After several visits, my third, I discover an animal, with pseudo ivory white, teak black keys, lovingly branded branded as Privia – such curious names manufacturers choose to make their products differentiate from others which really are so similar that these improbable names are coined in order to fool you that X brand is DIFFERENT from Y’s product. Car makers are the past masters of this game. A fortune could be made of designing a board game employing them, the strangled versions of the English language. The names are probably coined by that knowledgeable breed of know it all marketers who pretend to know our tastes and we are foolish to swallow whole, though in the case of automobiles that might be difficult. The constipation as a result might be something to behold. The Privia is made by a company called Casio which I last knew to make calculators. Maybe they still do. In a visit to the back of the store I find one of these machines in a practice room during open day on Saturday – Guitar Centre sells music lessons and these have proven ti be hugely successful. This particular beast is much better to be better than the same model on the floor – it has a peculiar difference between LH which is loud and RH is soft – and better still than the Yamaha’s beside it. I have found my companion in composing. The Williams’ Coffin can be consigned to its grave when I have saved pennies enough in the penny jar to buy it.

I have several meaningful discussions with these musician cum store attendants – one tells me in deep confidential tones. as he shiftily looks around and over his shoulder as if guilty of some great crime, “We’re not supposed to tell you, we are on commission;” as if to confess, as if to a priest, himself of some great sin that these wonderful Guitar Centre people don’t have.

On Monday, day before last, I have a quiet conversation with the Store Customer Support Manager – all modern people facing businesses have. and would’t be seen dead without, who has people skills honed to perfection, but in his case sincere and heartfelt. He too has is a composer (don’t I have hubris?). We talk in a relaxed way despite the cacophony around us and at its conclusion I say to him, “is there a final remark you’d like to make.”

“Yes”, he says, “Malcolm, Let it loose.”

I leave the store and walk out to my white BMW, that High Priestess to German quality, with its black leather seats baking in the sun of this August in Houston, weeping, sobbing, “This is what I have wanted all my life. I love music so much.”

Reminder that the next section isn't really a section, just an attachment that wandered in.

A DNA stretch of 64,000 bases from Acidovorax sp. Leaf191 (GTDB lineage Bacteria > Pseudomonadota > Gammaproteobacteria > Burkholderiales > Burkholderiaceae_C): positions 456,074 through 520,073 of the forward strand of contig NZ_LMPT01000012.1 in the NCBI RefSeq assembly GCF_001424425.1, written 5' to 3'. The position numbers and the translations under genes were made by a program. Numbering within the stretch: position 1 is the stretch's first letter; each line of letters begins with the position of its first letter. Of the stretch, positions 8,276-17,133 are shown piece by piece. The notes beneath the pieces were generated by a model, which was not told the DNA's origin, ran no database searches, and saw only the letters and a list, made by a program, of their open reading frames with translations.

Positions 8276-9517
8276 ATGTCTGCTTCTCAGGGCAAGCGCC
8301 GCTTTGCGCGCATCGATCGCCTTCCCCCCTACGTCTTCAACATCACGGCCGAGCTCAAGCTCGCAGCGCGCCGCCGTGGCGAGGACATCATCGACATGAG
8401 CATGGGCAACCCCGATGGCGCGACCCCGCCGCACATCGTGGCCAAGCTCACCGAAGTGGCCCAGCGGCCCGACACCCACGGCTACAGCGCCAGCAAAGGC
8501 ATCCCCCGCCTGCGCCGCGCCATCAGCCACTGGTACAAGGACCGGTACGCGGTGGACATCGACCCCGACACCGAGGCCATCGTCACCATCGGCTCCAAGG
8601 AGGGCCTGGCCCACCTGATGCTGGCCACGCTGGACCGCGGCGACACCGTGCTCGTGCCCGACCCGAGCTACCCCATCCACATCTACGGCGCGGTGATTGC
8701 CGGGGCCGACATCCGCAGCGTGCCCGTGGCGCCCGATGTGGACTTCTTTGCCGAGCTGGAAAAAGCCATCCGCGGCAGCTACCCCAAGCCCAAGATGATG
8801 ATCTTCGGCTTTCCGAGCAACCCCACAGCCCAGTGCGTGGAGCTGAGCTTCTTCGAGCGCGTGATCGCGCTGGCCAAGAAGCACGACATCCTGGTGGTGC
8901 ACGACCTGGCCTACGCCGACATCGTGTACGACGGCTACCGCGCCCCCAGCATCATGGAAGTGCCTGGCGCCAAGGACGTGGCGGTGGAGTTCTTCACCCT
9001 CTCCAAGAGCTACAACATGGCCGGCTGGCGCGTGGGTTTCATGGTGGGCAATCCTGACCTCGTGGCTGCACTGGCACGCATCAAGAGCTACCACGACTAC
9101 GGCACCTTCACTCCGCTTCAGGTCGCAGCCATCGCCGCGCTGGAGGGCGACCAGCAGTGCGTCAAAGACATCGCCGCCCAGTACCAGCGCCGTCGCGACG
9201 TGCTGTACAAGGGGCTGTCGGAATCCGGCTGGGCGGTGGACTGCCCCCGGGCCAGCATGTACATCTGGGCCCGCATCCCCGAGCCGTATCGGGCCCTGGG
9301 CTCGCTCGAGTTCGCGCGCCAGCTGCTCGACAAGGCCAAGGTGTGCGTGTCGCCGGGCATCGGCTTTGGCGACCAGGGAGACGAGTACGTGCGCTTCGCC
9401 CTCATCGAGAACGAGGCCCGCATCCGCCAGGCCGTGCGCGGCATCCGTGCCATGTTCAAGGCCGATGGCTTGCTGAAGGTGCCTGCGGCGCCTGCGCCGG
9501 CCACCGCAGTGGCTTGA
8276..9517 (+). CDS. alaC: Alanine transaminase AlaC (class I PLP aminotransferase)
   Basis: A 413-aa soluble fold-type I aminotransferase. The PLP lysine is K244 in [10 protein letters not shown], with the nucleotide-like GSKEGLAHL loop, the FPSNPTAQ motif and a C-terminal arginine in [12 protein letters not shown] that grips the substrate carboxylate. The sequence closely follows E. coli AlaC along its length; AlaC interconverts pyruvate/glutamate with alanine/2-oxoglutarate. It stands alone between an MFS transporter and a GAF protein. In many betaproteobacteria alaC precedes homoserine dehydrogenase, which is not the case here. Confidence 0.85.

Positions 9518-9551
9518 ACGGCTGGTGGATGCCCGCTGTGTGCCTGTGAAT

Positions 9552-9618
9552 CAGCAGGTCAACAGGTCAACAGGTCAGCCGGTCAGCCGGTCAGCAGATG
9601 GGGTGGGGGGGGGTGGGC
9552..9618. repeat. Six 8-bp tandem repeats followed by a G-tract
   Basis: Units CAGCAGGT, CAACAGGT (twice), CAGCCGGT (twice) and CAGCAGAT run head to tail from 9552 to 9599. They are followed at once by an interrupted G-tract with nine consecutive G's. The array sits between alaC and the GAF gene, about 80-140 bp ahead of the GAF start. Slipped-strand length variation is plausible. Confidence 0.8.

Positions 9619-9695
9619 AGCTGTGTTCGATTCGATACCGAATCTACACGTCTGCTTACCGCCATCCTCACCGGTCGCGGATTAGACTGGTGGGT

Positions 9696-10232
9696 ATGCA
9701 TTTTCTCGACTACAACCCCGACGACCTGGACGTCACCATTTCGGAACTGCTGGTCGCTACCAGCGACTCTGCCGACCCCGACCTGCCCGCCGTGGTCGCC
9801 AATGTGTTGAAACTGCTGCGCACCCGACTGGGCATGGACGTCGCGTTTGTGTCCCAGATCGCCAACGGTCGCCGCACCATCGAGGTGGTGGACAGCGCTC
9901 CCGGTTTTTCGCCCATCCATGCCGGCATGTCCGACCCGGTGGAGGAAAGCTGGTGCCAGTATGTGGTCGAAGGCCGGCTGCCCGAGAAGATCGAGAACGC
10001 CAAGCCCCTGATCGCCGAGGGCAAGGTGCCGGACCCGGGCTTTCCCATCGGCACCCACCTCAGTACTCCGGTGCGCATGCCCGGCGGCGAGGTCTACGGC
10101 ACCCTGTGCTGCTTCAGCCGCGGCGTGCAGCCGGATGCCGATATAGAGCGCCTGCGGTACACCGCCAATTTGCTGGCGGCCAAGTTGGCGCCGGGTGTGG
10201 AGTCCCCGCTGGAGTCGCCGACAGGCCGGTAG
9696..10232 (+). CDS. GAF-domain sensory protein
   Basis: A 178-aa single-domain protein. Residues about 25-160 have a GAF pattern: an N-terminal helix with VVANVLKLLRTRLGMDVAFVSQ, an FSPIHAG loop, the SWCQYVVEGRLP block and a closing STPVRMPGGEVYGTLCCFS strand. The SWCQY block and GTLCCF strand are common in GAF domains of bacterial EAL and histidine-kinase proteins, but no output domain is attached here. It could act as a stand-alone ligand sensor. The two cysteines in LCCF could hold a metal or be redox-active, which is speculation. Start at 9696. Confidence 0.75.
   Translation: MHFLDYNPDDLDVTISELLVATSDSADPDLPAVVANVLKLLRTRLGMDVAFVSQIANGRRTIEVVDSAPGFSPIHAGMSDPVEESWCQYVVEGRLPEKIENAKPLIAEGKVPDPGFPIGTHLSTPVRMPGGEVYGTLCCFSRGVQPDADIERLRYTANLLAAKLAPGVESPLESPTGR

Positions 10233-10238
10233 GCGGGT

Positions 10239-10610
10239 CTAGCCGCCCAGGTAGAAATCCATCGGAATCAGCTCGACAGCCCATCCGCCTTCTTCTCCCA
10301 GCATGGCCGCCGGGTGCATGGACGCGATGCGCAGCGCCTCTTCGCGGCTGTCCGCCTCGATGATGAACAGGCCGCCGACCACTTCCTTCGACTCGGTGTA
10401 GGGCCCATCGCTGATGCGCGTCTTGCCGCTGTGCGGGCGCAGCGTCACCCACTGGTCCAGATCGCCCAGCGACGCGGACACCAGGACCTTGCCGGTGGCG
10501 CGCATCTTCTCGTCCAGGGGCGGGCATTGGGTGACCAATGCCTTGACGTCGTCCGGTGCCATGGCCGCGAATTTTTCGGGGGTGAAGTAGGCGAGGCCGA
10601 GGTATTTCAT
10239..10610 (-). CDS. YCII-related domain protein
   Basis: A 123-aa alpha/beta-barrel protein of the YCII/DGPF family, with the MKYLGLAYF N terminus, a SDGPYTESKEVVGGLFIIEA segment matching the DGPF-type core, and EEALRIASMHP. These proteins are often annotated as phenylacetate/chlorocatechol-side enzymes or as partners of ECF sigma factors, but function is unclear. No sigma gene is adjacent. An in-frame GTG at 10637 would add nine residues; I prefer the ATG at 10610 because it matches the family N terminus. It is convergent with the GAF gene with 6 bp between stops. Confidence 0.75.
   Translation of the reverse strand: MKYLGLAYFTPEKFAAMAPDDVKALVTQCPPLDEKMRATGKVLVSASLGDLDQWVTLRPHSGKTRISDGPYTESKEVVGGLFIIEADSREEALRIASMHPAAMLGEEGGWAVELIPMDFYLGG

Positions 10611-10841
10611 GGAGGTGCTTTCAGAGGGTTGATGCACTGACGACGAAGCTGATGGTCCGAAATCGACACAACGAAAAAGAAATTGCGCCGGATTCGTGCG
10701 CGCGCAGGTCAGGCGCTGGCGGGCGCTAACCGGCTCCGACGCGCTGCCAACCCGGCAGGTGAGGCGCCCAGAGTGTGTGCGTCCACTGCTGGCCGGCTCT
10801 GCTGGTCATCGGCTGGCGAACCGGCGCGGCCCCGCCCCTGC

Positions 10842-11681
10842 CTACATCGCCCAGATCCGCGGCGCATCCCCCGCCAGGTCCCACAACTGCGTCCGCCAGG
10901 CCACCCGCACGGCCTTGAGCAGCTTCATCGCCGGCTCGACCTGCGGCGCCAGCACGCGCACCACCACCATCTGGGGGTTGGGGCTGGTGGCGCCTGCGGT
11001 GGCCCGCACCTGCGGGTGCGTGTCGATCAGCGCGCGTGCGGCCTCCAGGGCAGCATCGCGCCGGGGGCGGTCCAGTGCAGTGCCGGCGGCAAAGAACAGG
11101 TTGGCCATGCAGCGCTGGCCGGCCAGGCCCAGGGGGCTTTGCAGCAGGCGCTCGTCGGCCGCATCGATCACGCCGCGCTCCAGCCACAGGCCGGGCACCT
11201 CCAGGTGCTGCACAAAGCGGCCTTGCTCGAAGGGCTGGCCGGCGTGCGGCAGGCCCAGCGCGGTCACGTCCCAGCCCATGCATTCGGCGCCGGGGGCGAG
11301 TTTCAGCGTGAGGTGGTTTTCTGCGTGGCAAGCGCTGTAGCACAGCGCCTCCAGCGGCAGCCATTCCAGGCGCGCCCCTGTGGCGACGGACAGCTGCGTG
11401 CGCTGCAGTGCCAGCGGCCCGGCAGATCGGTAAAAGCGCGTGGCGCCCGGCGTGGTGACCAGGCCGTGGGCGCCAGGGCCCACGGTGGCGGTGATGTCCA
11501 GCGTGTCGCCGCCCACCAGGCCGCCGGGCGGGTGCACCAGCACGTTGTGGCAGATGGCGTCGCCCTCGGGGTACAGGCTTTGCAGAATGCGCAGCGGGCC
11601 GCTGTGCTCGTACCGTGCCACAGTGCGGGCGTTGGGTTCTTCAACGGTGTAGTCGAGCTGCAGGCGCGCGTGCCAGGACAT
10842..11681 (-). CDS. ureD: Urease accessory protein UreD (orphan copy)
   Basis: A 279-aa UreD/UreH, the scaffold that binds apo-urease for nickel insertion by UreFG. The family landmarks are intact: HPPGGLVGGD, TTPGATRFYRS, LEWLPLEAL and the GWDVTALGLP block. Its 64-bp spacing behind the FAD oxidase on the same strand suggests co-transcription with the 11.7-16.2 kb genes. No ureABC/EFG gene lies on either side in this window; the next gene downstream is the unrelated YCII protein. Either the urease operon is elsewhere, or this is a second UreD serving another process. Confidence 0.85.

Malcolm D B Munro
Wednesday 9 August, 2017




Filed under: Current Events

A Winged Victory For The Sullen – self titled album

A Winged Victory For The Sullen – self titled album

Malcolm D B Munro
Wednesday 9 August, 2017

Filed under: Arts, Media, Memoir, poetry, songs, stories

Why I love Rock, I mean I loooove Rock

Apart from its many other attractions, Rock is so wonderful because of its viscerality. The blood surges and life itself seem infinitely better. If Rock does not give you an enhanced sense of well being, well I wonder what you get …

Life, my life at least, would be greatly impoverished without it.

Malcolm D B Munro
Wednesday 9 August, 2017

Filed under: Arts, Media, Music, poetry, songs, stories

Frank Zappa – Keep it Greasy live at The Pier NYC USA, 26th August, 1984

Frank Zappa – Keep it Greasy live at The Pier NYC USA, 26th August, 1984

Malcolm D B Munro
Wednesday 9 August, 2017

Filed under: Arts, Media, Music, poetry, songs, stories

In passing … my time signature in Piece de Musique Banale

In passing, I would add that, as far as I am able to tell, the underlying beat in the piece I am currently composing, Piece de Musique Banale, assuming it ever sees light of day. has a 20 time signature, with perhaps 3 and 6 beat sections but I will likely be corrected by experts I hope to consult with in the next few days, so I may have to correct this. I am speaking in ignorance so caveat emptor.

Malcolm D B Munro
Wednesday 9 August, 2017

Filed under: Arts, Media, Music, poetry, songs, stories

Frank Zappa – Keep it greasy from Joe’s Garage, 1979

Frank Zappa – Keep it greasy from Joe’s Garage, 1979

Malcolm D B Munro
Wednesday 9 August, 2017

Filed under: Arts, Media, Music, poetry, songs, stories